Amazon parrots are slightly different they don’t have the oil glands nor do they have the gall bladder of other birds of their topographic genome!! Lets just say they are individuals lol.

Moulting can take time and also be dependent on the nutrition, temperature, amount of natural uva/uvb light and a number of other things such as age and general wellness of the bird.

For a bird to synthesize enough D3 from broad-spectrum light to perform correct absorption of the calcium takes a minimum exposure of daylight (not sunshine) outside of approximately 40 minutes indoors under uva/uvb lighting the same however to keep your bird at its optimum levels its always better to endure that the bird has access to broad-spectrum as and when it desires or for a minimum of 4 hours a day structured throughout the day. I just leave my uva/uvb lights on its easier!!

Here are references to a couple of really good reads below. The best read I have had for a while was the restudy of the molting of parrots by Howell et al. (2003) if you can get access to it and read it it will tell you everything you ever wanted to know and a heap load besides….errrr the terminology does get a bit “thick and syrupy” at times though be warned!

Distribution of unique red feather pigments in parrots by Kevin J McGraw & Mary G Nogare

]“In many birds, red, orange and yellow feathers are coloured by carotenoid pigments, but parrots are an exception. For over a century, biochemists have known that parrots use an unusual set of pigments to produce their rainbow of plumage colours, but their biochemical identity has remained elusive until recently. Here, we use high-performance liquid chromatography to survey the pigments present in the red feathers of 44 species of parrots representing each of the three psittaciform families. We found that all species used the same suite of five polyenal lipochromes (or psittacofulvins) to colour their plumage red, indicating that this unique system of pigmentation is remarkably conserved evolutionarily in parrots.

Species with redder feathers had higher concentrations of psittacofulvins in their plumage, but neither feather coloration nor historical relatedness predicted the ratios in which the different pigments appeared. These polyenes were absent from blood at the time when birds were replacing their colorful feathers, suggesting that parrots do not acquire red plumage pigments from the diet, but instead manufacture them endogenously at growing feathers.”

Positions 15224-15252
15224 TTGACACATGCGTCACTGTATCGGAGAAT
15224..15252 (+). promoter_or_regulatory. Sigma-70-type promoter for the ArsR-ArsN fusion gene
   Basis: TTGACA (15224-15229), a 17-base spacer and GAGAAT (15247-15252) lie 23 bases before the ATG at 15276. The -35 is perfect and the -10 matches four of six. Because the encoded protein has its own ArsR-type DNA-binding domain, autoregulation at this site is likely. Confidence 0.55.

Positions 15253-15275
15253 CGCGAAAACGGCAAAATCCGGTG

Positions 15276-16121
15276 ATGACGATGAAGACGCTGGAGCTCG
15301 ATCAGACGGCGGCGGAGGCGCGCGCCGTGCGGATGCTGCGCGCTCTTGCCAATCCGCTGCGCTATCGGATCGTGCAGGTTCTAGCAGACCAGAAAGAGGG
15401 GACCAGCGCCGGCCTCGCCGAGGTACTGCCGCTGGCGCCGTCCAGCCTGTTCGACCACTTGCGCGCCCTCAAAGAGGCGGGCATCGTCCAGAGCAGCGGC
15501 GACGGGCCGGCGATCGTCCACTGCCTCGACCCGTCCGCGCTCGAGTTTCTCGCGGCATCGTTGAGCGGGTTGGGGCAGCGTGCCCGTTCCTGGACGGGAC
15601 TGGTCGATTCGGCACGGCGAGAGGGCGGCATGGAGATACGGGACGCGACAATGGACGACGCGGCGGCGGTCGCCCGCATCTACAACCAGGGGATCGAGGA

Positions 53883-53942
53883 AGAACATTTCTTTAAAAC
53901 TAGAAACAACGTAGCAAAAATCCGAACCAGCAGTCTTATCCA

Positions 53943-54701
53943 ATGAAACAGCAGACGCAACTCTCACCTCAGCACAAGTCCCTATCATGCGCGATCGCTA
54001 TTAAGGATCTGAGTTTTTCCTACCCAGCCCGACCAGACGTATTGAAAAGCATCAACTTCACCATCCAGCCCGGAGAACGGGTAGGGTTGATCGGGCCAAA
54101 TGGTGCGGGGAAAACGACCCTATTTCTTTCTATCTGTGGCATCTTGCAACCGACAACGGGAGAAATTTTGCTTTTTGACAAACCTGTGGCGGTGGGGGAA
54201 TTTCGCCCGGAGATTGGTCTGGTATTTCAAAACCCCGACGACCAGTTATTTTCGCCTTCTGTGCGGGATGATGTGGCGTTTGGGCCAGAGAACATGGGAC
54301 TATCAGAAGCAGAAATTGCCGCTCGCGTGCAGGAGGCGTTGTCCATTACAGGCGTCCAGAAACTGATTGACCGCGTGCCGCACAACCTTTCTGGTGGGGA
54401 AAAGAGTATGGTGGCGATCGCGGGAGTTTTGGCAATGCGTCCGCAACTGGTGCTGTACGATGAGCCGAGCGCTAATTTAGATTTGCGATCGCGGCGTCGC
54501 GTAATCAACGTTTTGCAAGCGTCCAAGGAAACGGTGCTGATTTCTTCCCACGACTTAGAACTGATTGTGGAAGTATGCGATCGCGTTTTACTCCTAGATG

Ibis International Journal Of Avian Medicine

]In captive Budgerigars Melopsitticus undulatus moult of primaries started in the middle of the tract and moved progressively inwards and outwards, the inner feathers being replaced faster than the outer ones. Full replacement of primaries took six to eight months and a new cycle of moult usually started before completion of the old cycle. Molt of secondaries followed no clear pattern and occurred less frequently than molt of primaries. Molt of rectrices started with the middle pair and moved progressively outwards on both sides. Complete molt of rectrices took about six months and a new cycle often started before completion of the old. Molt of the head and body occurred intermittently throughout the year. Birds fledged in juvenal plumage, they passed into first basic plumage with a partial molt (head and body feathers) and into definitive basic plumage with a molt of all contour feathers.

In the field in inland mid-eastern Australia, there were some birds replacing feathers and some with complete plumage in most months of the year. Birds with complete plumage may have been between molts or within a molt and between replacement of feathers. The proportion of birds in molt did not increase in intensity after breeding, or cease during breeding or before movements. Some birds of both sexes with gonads in a reproductive condition were replacing feathers. Birds that were replacing feathers had similar lipid deposits to birds that had a complete plumage.

Below is the feather structure of an outer feather (not the inner fluffy heat retaining ones) so you can see how its actually held together with little barbs that hook over each other to make the feather hold shape and how it attaches into the skin from where it’s grown.
feather structure.jpg